Here’s to the glorious road trip – where the passing world projects on your windshield like a High Definition flatscreen. The trip is as much about the drive as it is about the destination.
Toss your bags in the back of the car, truck, van or RV, pick your playlist, crank the volume and head out in search of adventure. Part of the appeal is the complete change of scenery, experiencing unique sights and sounds around every corner. And some of the excitement is in the new people you will meet along the way. If the ultimate road trip is what you’re looking for, you need to take the trek on the iconic Dempster Highway – a drive that takes you across the Arctic Circle to the top of the world. Experience a road trip that rivals the Autobahn or the Cabot Trail in both fame and beauty.
Named after the legendary Mountie William Dempster who criss-crossed the north dozens of times, the highway begins just north of Dawson City in the Yukon and stretches over 730 kilometres to Inuvik in the Northwest Territories. Along the way, the all-weather, gravel packed road rolls across two time zones, two continental divides, a trio of mountain ranges, five rivers, two ferry crossings and finally up and over the Arctic Circle. The Dempster is a beacon of pristine wilderness that attracts adventure enthusiasts from around the world, like one couple from Argentina who drove from the tip of South America to the Arctic Circle on a motorcycle. Campers, cyclists, photographers and voyagers all journey to this wild roadway. With travellers as intriguing as the route itself, no matter where you come from you’ll fit right in.
The early leg of the trip traces the history of the north as it follows former dog sled trails and traditional hunting and trap lines. The highway cuts through forest and mountains, spectacular river valleys and alpine meadows that are ablaze in wildflowers. In November, the massive herds of caribou, up to 120,000 in all, cross the highway on their annual migration.
After a stop at Eagle Plains to refuel and hear the stories about the infamous Mad Trapper, you have a short drive to the Arctic Circle. It’s an imaginary line but one that fills the imagination with awe. The road crosses the big-shouldered Richardson Mountains, far above the treeline and then it’s on to historic Fort McPherson on the Peel River and later the ferry at the stunning confluence of the Mackenzie and Arctic Red Rivers. If time allows, stop at Gwich’in Territorial Park for a picnic, paddle and some fishing on Campbell Lake.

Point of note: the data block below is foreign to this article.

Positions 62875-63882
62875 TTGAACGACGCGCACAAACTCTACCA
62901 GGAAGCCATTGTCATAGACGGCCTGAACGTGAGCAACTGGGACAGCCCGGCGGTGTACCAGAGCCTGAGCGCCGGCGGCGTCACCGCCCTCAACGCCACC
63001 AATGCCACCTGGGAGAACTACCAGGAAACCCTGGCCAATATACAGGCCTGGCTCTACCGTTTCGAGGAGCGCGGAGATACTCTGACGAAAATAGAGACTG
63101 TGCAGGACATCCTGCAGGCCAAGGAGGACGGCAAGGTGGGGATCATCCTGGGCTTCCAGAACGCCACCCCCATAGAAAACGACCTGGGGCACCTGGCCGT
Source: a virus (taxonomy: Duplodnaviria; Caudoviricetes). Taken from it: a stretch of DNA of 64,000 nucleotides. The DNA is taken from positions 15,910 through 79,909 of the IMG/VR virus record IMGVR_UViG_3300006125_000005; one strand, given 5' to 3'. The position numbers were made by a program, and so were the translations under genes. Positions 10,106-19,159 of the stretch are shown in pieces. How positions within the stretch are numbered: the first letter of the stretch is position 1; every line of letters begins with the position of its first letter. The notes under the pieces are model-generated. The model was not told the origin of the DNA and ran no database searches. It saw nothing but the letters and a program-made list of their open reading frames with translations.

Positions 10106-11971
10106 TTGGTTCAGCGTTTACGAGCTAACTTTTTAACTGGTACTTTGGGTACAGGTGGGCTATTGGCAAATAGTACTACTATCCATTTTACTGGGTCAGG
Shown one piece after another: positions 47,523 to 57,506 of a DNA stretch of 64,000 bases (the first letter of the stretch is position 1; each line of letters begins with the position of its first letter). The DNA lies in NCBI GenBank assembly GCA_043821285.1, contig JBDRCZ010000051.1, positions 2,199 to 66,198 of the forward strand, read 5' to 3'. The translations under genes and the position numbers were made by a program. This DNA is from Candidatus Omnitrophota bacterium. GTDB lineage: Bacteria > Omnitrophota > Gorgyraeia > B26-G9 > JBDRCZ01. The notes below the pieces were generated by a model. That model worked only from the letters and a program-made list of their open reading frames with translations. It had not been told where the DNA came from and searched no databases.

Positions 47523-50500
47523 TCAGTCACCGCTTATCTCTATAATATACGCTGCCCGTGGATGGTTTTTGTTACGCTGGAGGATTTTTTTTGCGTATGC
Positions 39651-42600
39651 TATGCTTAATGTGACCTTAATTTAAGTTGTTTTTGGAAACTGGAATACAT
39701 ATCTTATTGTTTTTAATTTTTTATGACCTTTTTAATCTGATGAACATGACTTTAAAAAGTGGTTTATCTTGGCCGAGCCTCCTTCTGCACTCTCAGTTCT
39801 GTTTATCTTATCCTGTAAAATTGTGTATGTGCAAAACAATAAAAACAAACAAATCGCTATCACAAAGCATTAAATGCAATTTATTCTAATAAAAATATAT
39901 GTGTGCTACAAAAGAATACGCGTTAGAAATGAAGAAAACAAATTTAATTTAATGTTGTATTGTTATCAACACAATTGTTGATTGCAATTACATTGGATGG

The Dempster ends its journey in lively Inuvik, perched on the East Channel of the Mackenzie River. Tour the famous Igloo Church and North America’s most northerly greenhouse. And make sure to leave the road for the skies and the Arctic coastline with a flight-seeing journey to Tuktoyaktuk. If you are in town in July, cap off your journey to the top of the world by attending the heralded Great Northern Arts Festival, which this year runs from July 12 – 21 and celebrates its 25 anniversary.
Weather wise, the best time of year to drive the Dempster is from June to September when the days are long and warm – once you cross the Arctic Circle it truly is the land of the Midnight Sun. On the Northwest Territories portion of the highway, there are three visitors’ centres and six campgrounds as well as motel or hotel options at Eagle Plains, Fort McPherson and Inuvik. To help plan your trip along the Dempster Highway to the top of the world, visit www.spectacularnwt.com.
The Northwest Territories is home to fifty wilderness lodges, unique places to stay and play that are tucked in rocky alcoves, on islands, near mountains and on the shores of mighty lakes and rivers. Reach them by plane, snowmobile, hiking trails and road. Discover more one-of-a-kind vacations in the Northwest Territories in our next story which comes online in mid-March.
For more information on planning a trip to the Northwest Territories, go to: www.spectacularnwt.com.